Ritu recalls her sister’s attempt: ‘When Barkha did it in 2001 the weather was really bad and I was seasick on the boat. But I knew that I was going to do it one day. When you do it, you learn so much.’
Part of the Channel’s appeal lies in the fact that Webb’s tradition has been upheld by strict rules. He was not the first man to swim the Channel: the American Paul Boyton beat him to it in an inflatable rubber suit with built-in paddles and a sail. But Webb (who later died attempting to swim the rapids and whirlpools beneath the Niagara Falls) was scornful of synthetic aids and it is his purist stance that has been kept alive. Trunks, goggles, Vaseline, a feed from time to time, and that’s it. Doing it in a wetsuit doesn’t count. Anyone can apply, as long as they can provide written evidence they have done a six-hour swim in water of 16C or less.
There used to be just one governing body responsible for ensuring people abided by the rules â€“ the Channel Swimming Association, which was founded 80 years ago. But in 1998 the committee split and half the members left to set up a rival body, the Channel Swimming and Piloting Federation (which is now by far the more popular of the two). The old guard at the CSA feel they have been betrayed and refuse to acknowledge the CS&PF’s swims, unlike the latter, which recognises both its own and the Association’s swims.
Mike Oram, the honorary secretary of the Federation, says his role is far more than just a bureaucratic one; he is also one of the swimmers’ chief motivators. He was piloting the support boat of Christof Wandratsch when the 38-year-old German crossed the Channel in 2005 in a record time of seven hours and three minutes. ‘After four and a half hours he stopped and said he wanted to get out,’ Oram says. ‘We spent 15 minutes arguing â€“ I told him my reputation was on the line. He needed me to make him mad.’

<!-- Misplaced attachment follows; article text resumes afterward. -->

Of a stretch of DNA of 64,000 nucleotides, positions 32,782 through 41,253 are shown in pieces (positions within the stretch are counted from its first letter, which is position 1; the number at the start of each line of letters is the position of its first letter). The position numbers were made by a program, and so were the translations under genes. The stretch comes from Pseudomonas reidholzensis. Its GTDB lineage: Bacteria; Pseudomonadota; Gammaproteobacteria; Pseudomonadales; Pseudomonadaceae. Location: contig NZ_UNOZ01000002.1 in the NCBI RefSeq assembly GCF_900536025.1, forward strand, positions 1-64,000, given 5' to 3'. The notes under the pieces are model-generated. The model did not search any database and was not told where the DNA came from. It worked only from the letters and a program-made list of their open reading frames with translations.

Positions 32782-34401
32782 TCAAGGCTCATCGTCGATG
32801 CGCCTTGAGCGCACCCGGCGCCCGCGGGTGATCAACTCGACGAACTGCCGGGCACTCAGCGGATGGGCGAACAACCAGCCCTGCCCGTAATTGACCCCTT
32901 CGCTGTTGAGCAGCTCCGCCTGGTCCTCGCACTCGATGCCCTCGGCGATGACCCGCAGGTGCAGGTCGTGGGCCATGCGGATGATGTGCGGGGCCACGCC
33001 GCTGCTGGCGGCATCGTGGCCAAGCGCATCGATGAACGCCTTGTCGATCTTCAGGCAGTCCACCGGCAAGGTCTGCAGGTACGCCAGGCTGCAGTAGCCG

There is one place where you can always be sure to find a handful of Channel swimmers, and that is beside the icy water itself at the Varne Ridge Caravan Park, dramatically perched on the cliffs between Dover and Folkestone. About 125 people will attempt to swim the Channel solo this year and, for many, this will be their base camp. There is a colourful mural marking the dozens of swimmers from around the world who have stayed here, with flags, dates and swim times. Here I meet Geoff Evans and Steve Payne, from Australia’s Blue Mountains who have brought their families over to cheer them on.
Evans, a 44-year-old glassmaker, says the Channel is the ‘bee’s knees of swimming’. His friend Payne, 47, had made two previous attempts, which failed due to sickness, and his stories inspired Evans. ‘I talked to my wife and she said, “OK, you can do it â€“ I need a holiday anyway,” so we all came over.’ For the past 14 months he has been averaging swims of 25km a week and has done three 24km swims in the cold (16C) waters of the Pacific at Woollongong. He has been eating well to compensate for the cold, he says, patting his belly admiringly: ‘The second part of my training is going down the pub for a Guinness,’ he laughs. For Payne, a firefighter from Kurrajong, it’s a case of third time lucky. ‘I couldn’t wait to get back. I’ve done 28 Ironman events but I consider the Channel the biggest challenge of them all.’ They have both been in Dover for three weeks, waiting for the weather to improve.
In another caravan I meet Enrique Flores, a Mexican civil engineer hoping to raise Â£10,000 for children’s charities. ‘Not all children are as fortunate as my own,’ he says. Later, I get chatting to the Lewis family from Coniston in Cumbria, who are supporting their 23-year-old daughter Becky on her first swim.
Becky has been swimming competitively since the age of five. ‘The Channel is something I have always wanted to do, even when I was tiny and didn’t know exactly where it was,’ says Becky, a physiotherapy student at Teesside University. ‘Since becoming an open-water swimmer and competing in long swims, I realised it was within my grasp.’ She has been in training since last September, often swimming eight miles a day, in Coniston Water near her house, the local pool and in the Irish Sea. She usually eats a balanced diet, but the week before her swim she bulked up on carbs with pasta and jacket potatoes. Channel swimming is one of few sports where a bit of body fat and a stocky physique are seen as a good thing.
Miyuki Fijita is a 41-year-old housewife from Japan’s Aichi province who helps out in her husband’s sweet-making business. So why her obsession with the Channel? ‘I don’t want to be like other people. I started off swimming in the sea and it escalated, and that’s how I find myself in Dover,’ she says, as if it’s the most natural thing in the world. She has now swum the Channel three times after two failed attempts, and is one of only 16 Japanese to have swum it.